LSU Online exemplifies LSU’s innovative approach to transforming education.Give Now
Meet Sasha Thackaberry, PhD, LSU Online vice provost of digital and continuing education, and Demetria Faircloth-Ivory, an LSU Online alumna and active duty soldier in the Army National Guard.
The jobs of tomorrow will require more than a single skill set. Like many LSU initiatives focused on preparing students for a rapidly evolving workplace, LSU Online’s commitment to interdisciplinary education recognizes the need to meld the arts, sciences, and humanities in a diverse slate of degree- and certificate-granting programs—and to continue educating students well past the conventional graduation date.
“Education is not a point of time in endeavor anymore. It happens through the life span,” Sasha Thackaberry, LSU Online vice provost of digital and continuing education, explained. “Many people will need to return to school to build additional skills. LSU wants to be our students’ ‘forever partner’ in education.”
In addition to continuing education, Thackaberry noted that LSU Online meets the needs of students whose lives cannot accommodate a full-time or on-campus degree path. “The fantastic thing about LSU Online is that we’re enabling these students to stay in Louisiana for their education, which allows them to reinvest in their communities. This creates entrepreneurs, attracts new businesses, and spurs job growth for the state.”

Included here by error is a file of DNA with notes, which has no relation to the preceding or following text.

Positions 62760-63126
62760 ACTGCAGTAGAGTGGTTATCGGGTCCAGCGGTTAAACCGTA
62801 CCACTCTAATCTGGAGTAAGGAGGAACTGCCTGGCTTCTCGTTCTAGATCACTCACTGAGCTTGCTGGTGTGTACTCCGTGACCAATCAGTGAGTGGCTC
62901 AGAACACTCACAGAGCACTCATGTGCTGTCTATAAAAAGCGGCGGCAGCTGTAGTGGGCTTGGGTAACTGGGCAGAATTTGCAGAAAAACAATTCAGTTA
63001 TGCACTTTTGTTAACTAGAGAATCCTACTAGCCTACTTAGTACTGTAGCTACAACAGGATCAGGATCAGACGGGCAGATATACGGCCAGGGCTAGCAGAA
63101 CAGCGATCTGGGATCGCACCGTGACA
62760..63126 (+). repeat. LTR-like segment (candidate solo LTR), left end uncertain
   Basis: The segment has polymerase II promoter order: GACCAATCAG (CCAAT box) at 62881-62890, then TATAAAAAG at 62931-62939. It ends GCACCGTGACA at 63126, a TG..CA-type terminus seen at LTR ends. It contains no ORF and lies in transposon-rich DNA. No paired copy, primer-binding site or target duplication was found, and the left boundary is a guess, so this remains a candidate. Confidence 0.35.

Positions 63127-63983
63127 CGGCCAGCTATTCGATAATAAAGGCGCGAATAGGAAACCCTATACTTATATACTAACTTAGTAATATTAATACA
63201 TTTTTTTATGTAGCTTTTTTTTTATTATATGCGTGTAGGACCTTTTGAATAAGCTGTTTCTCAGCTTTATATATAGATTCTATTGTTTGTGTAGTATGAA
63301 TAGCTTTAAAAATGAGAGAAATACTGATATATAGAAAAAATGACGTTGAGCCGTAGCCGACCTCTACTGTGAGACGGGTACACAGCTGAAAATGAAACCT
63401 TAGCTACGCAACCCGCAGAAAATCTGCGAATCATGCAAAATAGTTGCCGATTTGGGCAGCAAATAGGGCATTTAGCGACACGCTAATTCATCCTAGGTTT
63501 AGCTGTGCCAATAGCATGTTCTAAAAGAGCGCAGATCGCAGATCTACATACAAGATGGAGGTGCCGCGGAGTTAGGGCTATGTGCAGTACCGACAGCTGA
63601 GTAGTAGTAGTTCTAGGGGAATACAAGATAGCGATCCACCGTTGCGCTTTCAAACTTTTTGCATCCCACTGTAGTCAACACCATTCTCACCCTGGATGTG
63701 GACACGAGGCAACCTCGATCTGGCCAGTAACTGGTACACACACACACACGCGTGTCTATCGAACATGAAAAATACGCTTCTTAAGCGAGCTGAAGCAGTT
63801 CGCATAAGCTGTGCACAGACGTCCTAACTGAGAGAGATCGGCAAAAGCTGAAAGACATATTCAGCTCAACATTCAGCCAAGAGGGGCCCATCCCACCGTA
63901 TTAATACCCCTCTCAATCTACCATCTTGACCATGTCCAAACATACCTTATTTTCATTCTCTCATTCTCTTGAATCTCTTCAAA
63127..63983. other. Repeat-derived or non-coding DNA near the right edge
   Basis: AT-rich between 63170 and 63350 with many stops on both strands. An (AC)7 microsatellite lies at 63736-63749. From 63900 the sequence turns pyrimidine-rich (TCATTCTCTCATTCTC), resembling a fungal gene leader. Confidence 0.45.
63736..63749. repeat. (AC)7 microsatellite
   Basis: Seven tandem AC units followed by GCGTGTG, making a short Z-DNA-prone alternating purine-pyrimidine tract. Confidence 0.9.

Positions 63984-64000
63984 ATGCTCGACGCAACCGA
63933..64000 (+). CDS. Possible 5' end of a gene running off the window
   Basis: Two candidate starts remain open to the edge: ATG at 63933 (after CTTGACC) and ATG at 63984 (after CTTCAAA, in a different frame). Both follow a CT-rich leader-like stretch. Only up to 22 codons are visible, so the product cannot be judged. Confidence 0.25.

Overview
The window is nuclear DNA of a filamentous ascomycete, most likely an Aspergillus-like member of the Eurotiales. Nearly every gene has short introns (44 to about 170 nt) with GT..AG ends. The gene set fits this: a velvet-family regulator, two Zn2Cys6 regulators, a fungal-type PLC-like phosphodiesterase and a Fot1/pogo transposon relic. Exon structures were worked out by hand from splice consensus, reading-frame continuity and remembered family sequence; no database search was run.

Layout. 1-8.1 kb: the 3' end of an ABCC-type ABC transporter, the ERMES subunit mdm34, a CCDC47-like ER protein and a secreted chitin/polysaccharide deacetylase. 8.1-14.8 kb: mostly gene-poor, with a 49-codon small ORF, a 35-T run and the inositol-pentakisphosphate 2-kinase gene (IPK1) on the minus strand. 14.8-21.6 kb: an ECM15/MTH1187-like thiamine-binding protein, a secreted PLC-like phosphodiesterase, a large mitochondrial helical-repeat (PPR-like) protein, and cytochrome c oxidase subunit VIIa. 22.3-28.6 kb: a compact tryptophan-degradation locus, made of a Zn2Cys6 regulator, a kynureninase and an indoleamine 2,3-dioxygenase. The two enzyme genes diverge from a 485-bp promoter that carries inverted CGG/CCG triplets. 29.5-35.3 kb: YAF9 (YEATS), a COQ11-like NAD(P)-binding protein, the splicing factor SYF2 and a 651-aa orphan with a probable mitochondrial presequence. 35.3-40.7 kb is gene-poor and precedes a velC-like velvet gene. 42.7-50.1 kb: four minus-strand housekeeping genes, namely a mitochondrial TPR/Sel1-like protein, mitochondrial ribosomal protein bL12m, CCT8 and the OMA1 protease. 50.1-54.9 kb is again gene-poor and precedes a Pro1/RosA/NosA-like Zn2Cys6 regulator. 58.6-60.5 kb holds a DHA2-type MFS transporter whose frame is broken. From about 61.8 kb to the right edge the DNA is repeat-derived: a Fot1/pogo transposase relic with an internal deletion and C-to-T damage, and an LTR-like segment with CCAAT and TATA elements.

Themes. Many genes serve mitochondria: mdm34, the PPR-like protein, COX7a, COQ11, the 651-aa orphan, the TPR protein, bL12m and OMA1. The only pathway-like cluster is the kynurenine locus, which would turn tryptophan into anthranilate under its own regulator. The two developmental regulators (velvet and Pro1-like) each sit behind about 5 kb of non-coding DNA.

One LSU Online alumna, Demetria Faircloth-Ivory, already had a busy, full life of parenting and serving in the Army National Guard. When she began studying leadership and human resources development online, her goal was to complete the master’s program in 12 months—and she did. Faircloth-Ivory praised her LSU professors and the administrative team for their responsiveness on the other side of the computer screen, describing her experience as “awesome.” She also recalled how good it felt to walk across the stage at graduation. “I do get emotional when I think about it now,” she said.
Faircloth-Ivory’s decision to pursue a graduate degree was motivated by a desire to both enhance her job prospects and be a role model for her daughters, then 13 and one.
“I want my daughters to understand the importance of education,” Faircloth-Ivory shared. “To me, the best example is for my husband and me to have our degrees. To go the traditional route would have taken much longer because I’m juggling family, as well as being an active duty soldier. Earning a master’s degree online made it possible to work from anywhere. I already have over 20 years of experience in human resources. However, this degree means that when I leave the military, my opportunities will be endless.”